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Monday, January 16, 2012

Get the Math - Multimedia Algebra Challenges

Get the Math is a super website designed to provide teachers and students with Algebra-based mathematics challenges. Get the Math tries to put the challenges in the context of the  "real world" scenarios of fashion design, video game design, and music production.

Get the Math features short videos of professionals in each of the three areas explaining and showing how mathematics is used in their professions. After watching the videos students try to complete a series of challenges based upon the work done in the professions of fashion design, video game design, and music production. For example, after watching the Math in Fashion video students have to design a shirt to match a specific price point.

The video below is an introduction to using Get the Math in your classroom.

Watch Get the Math: An Intro on PBS. See more from THIRTEEN Kids.


Applications for Education
Get the Math could be a good resource for Algebra teachers to introduce some contextual challenges to their students.

How to Use Gapminder Desktop

In a post earlier today I mentioned Gapminder. Gapminder is a great tool for creating data visualizations. Gapminder gives users the ability to create graphs of hundreds of demographic and economic indicators. I like Gapminder because it provides a good way for visual learners to see data sets in a context that is significantly different from standard data sets.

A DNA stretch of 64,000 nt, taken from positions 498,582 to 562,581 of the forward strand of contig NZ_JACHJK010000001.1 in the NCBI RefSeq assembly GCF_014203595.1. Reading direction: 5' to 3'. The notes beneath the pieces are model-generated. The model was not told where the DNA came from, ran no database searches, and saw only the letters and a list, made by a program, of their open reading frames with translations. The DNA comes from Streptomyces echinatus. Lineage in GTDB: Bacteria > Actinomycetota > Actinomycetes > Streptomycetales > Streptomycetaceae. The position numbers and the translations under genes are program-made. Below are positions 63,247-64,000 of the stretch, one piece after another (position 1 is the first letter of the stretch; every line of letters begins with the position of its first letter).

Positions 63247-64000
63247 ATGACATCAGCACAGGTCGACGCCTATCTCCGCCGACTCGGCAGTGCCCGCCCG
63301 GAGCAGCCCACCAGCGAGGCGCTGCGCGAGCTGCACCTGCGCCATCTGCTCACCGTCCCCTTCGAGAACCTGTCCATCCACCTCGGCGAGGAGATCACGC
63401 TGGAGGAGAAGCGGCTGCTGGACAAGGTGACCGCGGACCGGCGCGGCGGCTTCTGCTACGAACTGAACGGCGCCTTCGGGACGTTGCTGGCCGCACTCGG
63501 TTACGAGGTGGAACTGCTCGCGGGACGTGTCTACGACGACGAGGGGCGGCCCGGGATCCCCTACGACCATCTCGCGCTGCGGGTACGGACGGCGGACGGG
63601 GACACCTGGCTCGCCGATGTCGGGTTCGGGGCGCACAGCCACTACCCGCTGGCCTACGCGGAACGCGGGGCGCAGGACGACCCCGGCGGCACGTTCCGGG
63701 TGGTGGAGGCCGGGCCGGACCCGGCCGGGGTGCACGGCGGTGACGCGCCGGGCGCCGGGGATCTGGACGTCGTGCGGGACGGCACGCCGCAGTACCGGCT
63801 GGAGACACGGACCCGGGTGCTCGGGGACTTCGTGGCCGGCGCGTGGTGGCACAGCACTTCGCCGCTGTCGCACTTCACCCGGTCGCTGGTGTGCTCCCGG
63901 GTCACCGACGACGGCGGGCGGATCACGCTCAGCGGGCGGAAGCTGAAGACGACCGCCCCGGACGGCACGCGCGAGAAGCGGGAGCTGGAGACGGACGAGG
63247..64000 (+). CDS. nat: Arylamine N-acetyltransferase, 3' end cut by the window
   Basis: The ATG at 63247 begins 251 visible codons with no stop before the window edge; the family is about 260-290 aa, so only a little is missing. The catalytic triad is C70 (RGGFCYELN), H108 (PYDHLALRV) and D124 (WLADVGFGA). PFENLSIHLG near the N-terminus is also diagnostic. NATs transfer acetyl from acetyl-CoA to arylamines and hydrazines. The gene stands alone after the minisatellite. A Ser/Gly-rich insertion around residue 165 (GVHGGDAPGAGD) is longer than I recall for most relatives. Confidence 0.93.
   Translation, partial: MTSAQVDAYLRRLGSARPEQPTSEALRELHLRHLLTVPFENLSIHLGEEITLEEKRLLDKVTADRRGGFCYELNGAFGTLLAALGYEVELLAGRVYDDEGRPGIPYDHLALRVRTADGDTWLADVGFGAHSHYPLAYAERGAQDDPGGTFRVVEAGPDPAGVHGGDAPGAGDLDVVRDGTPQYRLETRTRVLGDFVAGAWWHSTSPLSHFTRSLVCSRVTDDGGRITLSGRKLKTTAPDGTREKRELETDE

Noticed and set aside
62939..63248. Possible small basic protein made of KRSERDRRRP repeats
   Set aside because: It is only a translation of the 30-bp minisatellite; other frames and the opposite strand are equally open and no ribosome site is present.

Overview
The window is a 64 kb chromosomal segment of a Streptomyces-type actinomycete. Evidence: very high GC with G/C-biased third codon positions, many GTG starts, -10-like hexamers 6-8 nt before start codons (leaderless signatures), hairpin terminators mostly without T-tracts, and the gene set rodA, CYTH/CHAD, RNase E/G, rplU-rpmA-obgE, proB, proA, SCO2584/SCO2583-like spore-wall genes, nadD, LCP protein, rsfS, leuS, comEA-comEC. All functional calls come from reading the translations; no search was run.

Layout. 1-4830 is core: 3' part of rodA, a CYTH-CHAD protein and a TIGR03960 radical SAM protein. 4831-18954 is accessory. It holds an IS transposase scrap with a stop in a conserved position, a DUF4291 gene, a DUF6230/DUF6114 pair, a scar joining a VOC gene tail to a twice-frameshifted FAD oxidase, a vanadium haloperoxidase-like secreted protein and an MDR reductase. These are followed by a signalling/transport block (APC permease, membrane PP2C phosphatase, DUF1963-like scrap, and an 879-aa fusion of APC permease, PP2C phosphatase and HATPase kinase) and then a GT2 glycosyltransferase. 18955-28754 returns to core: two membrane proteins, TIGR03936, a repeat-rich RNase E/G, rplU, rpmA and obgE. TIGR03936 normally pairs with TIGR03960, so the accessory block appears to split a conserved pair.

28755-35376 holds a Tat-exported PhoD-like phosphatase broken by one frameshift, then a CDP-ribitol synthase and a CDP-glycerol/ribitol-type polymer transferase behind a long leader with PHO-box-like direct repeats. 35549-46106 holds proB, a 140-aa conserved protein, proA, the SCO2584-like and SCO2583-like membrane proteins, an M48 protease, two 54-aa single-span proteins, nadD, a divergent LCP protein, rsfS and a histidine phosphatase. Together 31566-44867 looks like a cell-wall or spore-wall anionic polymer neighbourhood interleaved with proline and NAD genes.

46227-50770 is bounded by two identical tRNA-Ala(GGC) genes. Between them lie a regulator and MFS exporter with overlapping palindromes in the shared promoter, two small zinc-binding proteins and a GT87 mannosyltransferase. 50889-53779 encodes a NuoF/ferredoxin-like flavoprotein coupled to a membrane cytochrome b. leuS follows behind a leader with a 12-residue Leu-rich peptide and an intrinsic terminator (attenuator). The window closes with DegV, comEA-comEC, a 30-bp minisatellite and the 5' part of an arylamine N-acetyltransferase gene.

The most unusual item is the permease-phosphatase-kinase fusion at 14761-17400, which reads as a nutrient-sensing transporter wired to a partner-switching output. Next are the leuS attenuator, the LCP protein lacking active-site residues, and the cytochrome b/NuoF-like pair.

Gapminder has a page for educators on which they can find thematic animations, graphs, quizzes, model lessons, and a PDF guide to using Gapminder. For teachers working in schools with slow Internet connections or very strict filtering, Gapminder has a desktop application that you can download and install for Mac or Windows computers. The video below demonstrates Gapminder desktop.

Video - The Last 100 Years in 10 Minutes

Here's a short video overview of the last 100 years. 90% of the video is about events (mostly war-related) in Europe and North America. Despite one small spelling error, it's not a bad broad overview of history.


Along the same lines, Hans Rosling's 200 Countries, 200 Years, 4 Minutes is an interesting overview of world history. The video demonstrates what can be done with data sets in Gap Minder.


H/T to Open Culture for the first video.  

Try WeVideo to Create and Edit Videos Online

Last fall (or spring if you're in the southern hemisphere) I discovered and tried WeVideo as an alternative to JayCut which was bought out and subsequently closed by RIM. At that time WeVideo was in a beta phase. Last week they opened to the world. Now anyone can create and edit videos online using WeVideo.

WeVideo is a collaborative online video creation tool. In the video editor you can upload your own media clips or use stock media clips to produce your video. The video editor provides tools for trimming the length of display and or sound of each element you add to your video project. What makes WeVideo collaborative is that you can invite other people to create and edit with you. WeVideo offers four different user plans. The free plan allows you to upload your videos to YouTube and Vimeo but does not allow local downloads.